Network of remote working hubs planned

Cavan County Council is leading the way for the development of remote working hubs across the county.

Bailieborough Courthouse is one such hub already operational and facilitating hot-desking for remote workers; while the Council harbours plans to create additional spaces with the redevelopment of the Percy French Hotel in Ballyjamesduff, and the Market House in Ballyconnell.

On top of that, together with a Community Services building, the local authority hopes to incorporate a more centralised hub location in Cavan Town, as part of their overarching Abbeylands plan.

Director of Services Brendan Jennings revealed the plans at the November meeting of Cavan County Council in response to a query by Fianna Fáil’s John Paul Feeley on the development of remote working hubs.

His question follows a commitment by government to pump €12 million into supporting the provision of 10,000 remote working spaces in towns across Ireland. The new fund is being delivered through Enterprise Ireland.

The news was guided by a survey, which showed a massive 94% of workers prefer to work from home.

The National University of Ireland Galway (NUIG) analysis showed a significant increase of 11% in the number of people who want to work from home since a poll at the start of lockdown. Just six per cent said they did not wish to work remotely, which was a drop from 16% in April.

The NUIG survey found that almost one in four people polled would also consider relocating within Ireland based on their experience of remote working since Covid-19; while seven per cent said they had already moved.

At the November meeting, Cllr Feeley suggested the importance of co-working and incubation spaces in regional locations was highlighted by the Covid pandemic.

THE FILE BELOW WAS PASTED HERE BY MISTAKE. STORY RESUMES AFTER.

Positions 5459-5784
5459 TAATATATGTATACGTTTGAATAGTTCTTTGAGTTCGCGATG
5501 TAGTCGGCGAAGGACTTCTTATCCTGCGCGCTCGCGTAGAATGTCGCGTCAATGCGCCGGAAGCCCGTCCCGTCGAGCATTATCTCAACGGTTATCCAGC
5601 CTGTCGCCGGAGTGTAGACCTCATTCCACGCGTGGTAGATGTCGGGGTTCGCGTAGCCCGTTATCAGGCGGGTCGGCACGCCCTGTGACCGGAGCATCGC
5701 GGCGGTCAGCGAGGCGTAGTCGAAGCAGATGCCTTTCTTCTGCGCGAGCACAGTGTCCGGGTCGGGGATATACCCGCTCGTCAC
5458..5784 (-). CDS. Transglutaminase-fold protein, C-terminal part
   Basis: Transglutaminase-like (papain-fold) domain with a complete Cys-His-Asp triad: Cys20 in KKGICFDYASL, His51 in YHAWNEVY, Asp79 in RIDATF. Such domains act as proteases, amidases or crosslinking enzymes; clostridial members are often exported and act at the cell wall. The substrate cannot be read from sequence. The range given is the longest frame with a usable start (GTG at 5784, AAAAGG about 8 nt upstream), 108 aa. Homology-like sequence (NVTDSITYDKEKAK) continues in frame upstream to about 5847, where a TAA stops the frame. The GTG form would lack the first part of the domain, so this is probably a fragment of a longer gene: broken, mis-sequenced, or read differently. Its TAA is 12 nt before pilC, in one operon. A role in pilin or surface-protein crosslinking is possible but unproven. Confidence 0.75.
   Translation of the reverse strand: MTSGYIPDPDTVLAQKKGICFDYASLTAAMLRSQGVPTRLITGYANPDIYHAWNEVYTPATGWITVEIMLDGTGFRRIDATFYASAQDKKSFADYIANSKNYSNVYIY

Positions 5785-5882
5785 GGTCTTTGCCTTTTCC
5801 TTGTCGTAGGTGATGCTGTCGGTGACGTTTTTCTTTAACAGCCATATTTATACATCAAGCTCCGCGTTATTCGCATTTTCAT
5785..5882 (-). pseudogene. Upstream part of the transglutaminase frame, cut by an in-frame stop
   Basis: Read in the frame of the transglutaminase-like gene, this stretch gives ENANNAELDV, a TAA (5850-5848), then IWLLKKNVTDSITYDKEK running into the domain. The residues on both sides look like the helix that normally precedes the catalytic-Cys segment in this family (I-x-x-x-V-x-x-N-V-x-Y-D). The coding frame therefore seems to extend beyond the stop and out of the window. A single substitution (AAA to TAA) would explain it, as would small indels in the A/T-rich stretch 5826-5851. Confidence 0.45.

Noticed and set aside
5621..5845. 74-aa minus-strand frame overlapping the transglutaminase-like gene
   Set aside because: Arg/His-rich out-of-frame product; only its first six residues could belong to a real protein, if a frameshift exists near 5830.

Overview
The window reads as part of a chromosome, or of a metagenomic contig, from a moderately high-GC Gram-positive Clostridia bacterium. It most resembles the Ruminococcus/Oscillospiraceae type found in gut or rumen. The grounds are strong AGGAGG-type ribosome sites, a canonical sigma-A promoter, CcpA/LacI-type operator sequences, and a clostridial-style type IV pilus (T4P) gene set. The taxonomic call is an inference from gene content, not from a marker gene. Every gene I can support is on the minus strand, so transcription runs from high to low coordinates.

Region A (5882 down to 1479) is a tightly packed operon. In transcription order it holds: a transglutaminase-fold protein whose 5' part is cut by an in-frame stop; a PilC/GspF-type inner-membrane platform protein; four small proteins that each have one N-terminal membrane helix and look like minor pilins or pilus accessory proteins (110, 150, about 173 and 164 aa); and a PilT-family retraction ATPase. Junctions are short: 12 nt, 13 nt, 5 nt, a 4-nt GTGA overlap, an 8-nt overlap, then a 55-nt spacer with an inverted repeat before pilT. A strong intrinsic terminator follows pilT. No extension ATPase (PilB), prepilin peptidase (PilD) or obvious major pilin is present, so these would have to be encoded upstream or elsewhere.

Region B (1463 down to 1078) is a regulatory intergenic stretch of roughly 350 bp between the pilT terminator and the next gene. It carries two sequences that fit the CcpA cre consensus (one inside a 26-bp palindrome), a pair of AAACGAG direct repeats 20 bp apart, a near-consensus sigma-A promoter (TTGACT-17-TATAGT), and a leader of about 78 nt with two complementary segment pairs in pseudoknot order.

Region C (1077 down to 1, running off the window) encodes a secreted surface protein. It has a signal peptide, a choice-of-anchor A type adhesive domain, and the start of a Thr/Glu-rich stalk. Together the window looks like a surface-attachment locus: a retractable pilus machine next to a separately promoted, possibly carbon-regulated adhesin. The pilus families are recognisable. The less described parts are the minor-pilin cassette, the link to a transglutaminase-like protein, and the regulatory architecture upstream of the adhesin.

He praise tood the role of the Cavan Digital Hub in facilitating remote working, and highlighted other remote hub networks that are being developed elsewhere, like in Tipperary, to great effect.

There was some tension when Fine Gael’s Val Smith remarked he was delighted to see Cllr Feeley come round to “my way of thinking” on the subject, indicating that he had ploughed a loan furrow in fighting for the Digital Hub to be developed where it currently stands.

He praised the council’s commitment to the project, and hoped it could be developed further in future.

In response, Cllr Feeley said it was the job of all local representatives to explore all options.

He reminded that he had raised the need for such an initiative as far back as 2012, and in subsequent years also, and added that he made “no apologies” in fighting for investment in the county. “We all work on behalf of the county,” said Cllr Feeley.

The motion was supported by the Cathaoirleach, Aontú’s Sarah O’Reilly.

Director of Services Brendan Jennings clarified that remote working hubs were different to the digital hubs, the latter being a fully-serviced and staffed work space targeting tech companies for example. Remote working spaces by their nature are “smaller” and more independent.

Mr Jennings said that the hub in Bailieborough was working well, and the idea was to replicate that success elsewhere.

Of the digital hub, Mr Jennings informed the meeting that there were several key tenants currently in situ.

While Covid had stalled growth for a period, that had since returned, with high demand for temporary spaces already on the books.